Chantal Geall Sheds a Light on #homesforukraine
To mark World Refugee Day, we sat down with our very own Chief Risk Officer, Chantal Geall, who shares her experience as a sponsor for Homes for Ukraine. Lumon continues its efforts to support the people caught in this conflict #westandwithukraine.
Earlier this year, we held fundraising events to support refugees in Poland. Our colleagues kindly donated food and medical supplies to a Herford charity, supporting Refugee Centres in Ukraine. This week, Chantal captures Svetlana’s story, highlighting the importance of community and connectivity.
Chantal runs the Risk and Compliance team at Lumon. She ensures that the firm has an appropriate risk framework. Although she’s got a “relatively small team”, she adds it is an “important one in terms of giving us a licence to operate” in the UK and Ireland.
Much of Chantal’s role is about finding that “happy medium” in collaboration with the board, determining how much risk the company is willing to take. She adds, “How do you temper that with a risk environment that is also fit for purpose?” This balance is what she finds most interesting.
Sponsoring a Ukrainian family
In April, Chantal decided to sponsor a Ukrainian family after “hearing so much about the tragedy that was unfolding”. She registered with the government website and attended a couple of webinars designed to help prospective hosts understand the potential challenges they might face. She explains, “It became known in my town that I was looking to sponsor a family.”
A local Ukrainian lady and her English husband were put in touch with Chantal. She quickly organised a call with the couple’s friend, Svetlana who was looking to bring her two children to the UK. The call was “daunting”, particularly as Svetlana didn’t speak any English. Chantal introduced herself through Svetlana’s 16-year-old daughter on a WhatsApp video call.
“At the time, the family had travelled from southeast Ukraine by train to Warsaw and were sheltering in Denmark, as Warsaw was overflowing with refugees, but it was always their goal to come to the UK.”
Undoubtedly, Svetlana is a “very brave lady”. Before the war, she had never left Ukraine. She had never been on a plane. Her courage and resilience are a source of inspiration. Her husband remains in Ukraine supporting the army.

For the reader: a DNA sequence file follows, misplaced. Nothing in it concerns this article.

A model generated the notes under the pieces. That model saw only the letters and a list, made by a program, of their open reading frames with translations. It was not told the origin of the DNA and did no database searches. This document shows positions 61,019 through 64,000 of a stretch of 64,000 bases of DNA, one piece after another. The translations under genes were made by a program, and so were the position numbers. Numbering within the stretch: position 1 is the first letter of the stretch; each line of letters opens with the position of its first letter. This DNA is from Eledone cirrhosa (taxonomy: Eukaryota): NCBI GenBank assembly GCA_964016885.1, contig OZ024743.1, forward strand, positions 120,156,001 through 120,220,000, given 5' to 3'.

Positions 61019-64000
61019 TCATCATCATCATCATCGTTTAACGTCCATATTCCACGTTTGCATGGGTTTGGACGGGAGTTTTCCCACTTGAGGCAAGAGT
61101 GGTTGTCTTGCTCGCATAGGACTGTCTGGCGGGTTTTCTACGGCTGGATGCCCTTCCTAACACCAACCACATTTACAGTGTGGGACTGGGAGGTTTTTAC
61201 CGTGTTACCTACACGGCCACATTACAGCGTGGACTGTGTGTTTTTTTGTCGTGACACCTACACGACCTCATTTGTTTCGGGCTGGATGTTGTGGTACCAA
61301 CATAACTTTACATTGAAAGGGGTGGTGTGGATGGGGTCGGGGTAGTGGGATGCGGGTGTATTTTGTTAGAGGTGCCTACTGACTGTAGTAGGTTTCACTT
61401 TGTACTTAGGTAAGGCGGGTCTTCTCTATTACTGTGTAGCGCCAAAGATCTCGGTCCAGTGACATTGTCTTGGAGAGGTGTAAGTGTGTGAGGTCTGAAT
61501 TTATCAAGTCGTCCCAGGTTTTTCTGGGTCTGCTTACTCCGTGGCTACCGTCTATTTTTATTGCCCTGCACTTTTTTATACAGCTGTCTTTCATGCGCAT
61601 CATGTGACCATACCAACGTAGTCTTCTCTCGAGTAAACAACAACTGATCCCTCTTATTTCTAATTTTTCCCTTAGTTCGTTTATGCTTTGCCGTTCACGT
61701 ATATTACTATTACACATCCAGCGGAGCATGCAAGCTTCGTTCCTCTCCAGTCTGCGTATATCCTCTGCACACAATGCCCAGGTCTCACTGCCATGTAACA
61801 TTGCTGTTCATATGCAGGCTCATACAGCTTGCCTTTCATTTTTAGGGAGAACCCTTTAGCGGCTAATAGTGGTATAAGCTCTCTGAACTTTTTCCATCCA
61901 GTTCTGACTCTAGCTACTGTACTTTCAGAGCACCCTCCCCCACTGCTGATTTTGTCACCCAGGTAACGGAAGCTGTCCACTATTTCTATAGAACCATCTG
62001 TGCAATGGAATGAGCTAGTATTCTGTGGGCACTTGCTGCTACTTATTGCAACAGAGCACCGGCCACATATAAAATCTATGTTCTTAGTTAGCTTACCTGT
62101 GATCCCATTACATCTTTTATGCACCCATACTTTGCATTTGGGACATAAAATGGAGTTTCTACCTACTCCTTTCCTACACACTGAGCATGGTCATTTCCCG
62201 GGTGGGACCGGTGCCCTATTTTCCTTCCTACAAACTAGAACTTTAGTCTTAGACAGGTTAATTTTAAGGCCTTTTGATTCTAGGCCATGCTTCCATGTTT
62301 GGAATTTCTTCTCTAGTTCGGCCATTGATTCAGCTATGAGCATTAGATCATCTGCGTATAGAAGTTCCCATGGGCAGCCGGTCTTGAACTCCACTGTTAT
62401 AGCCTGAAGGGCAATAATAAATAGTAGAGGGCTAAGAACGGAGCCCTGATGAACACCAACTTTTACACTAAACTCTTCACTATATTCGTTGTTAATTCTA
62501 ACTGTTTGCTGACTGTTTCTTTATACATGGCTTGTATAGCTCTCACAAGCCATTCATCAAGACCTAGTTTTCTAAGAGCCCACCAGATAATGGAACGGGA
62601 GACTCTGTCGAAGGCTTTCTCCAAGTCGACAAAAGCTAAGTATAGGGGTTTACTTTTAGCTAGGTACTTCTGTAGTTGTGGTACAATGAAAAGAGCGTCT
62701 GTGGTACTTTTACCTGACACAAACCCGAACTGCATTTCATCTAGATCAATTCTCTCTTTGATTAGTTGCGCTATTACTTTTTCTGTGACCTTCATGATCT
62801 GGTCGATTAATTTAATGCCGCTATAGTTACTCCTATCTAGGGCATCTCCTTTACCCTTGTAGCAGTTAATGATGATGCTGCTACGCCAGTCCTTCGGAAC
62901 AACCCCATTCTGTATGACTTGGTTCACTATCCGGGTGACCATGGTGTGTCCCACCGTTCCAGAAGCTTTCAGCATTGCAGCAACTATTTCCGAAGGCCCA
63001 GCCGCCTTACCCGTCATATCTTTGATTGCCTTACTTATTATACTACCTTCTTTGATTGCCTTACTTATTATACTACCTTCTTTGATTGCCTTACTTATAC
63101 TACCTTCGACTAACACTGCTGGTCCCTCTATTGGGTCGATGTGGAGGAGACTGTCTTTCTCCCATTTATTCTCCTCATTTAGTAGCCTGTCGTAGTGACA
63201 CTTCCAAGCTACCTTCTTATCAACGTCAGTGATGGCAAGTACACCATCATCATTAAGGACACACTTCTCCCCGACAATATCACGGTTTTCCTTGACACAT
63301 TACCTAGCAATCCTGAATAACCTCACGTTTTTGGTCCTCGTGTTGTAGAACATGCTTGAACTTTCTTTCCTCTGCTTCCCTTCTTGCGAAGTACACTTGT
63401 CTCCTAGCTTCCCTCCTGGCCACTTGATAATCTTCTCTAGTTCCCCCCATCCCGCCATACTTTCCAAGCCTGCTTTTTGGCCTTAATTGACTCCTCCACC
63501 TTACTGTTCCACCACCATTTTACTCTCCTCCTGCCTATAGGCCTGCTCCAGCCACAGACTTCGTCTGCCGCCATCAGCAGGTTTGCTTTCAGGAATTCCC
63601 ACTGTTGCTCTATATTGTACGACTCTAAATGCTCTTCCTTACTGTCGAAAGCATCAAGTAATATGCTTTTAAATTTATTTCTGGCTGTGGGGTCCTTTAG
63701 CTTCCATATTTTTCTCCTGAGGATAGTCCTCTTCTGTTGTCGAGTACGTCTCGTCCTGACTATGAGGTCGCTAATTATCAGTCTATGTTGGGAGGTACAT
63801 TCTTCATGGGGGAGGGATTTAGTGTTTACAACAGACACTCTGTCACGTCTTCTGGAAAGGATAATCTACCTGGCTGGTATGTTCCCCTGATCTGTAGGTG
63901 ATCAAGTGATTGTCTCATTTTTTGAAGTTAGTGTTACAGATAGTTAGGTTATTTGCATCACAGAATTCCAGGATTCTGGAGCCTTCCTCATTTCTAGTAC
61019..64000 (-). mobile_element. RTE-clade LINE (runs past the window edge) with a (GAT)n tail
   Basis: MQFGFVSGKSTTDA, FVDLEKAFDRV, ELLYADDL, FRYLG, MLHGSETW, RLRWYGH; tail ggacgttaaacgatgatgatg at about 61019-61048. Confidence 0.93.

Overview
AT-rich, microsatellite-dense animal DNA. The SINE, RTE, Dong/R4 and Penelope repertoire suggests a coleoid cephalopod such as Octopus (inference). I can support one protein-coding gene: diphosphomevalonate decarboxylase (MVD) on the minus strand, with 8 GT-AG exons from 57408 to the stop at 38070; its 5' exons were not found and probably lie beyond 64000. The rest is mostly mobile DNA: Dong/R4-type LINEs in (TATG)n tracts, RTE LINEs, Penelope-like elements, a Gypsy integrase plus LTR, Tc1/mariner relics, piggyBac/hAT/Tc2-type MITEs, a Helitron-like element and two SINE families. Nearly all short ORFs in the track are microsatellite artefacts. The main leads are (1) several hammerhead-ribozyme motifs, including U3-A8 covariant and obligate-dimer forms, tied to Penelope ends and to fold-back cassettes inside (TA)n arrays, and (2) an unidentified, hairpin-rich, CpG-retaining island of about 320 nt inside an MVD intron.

Svetlana’s parents live close to the Russian border. When the Russians invaded, her parent’s town was immediately occupied. At first, Svetlana was still able to talk to them. In the last few weeks, she’s lost all connectivity. She doesn’t know whether they are still living there or whether they’ve been taken to Russia. Her aunt and another grandmother are now living in the flat that she vacated because their home was destroyed. Tragically, her 82-year-old grandma has lost a leg as a result of the war.
Previously, Svetlana was a nurse. She hopes to become a carer and is also a “wonderful artist”. Chantal is grateful to the local Art Society along with friends and family for supporting Svetlana’s move to Hertford both financially and through kind gifts. Life in the UK is expensive. The cost of living in Ukraine is around a third of the UK. It’s clear Svetlana has just begun to rebuild her life, though she doesn’t intend to stay in the UK forever.
An emotional time
It took three weeks for the visas to come through. At the time, Svetlana and her children waited in Denmark.
“The visa applications were not straightforward and for anyone who didn’t speak fluent English, they were pretty much mission impossible,’ Chantal explains.
During this 3-week period, Lumon’s Chief Risk Officer lived in a state of limbo, before flying to Portugal for a long weekend. All of a sudden, Chantal looked at her phone and saw that the visas had been approved. She “just burst into tears” from the relief.
Chantal rang Svetlana and told her the news, asking, ‘Would you like to come before Easter?’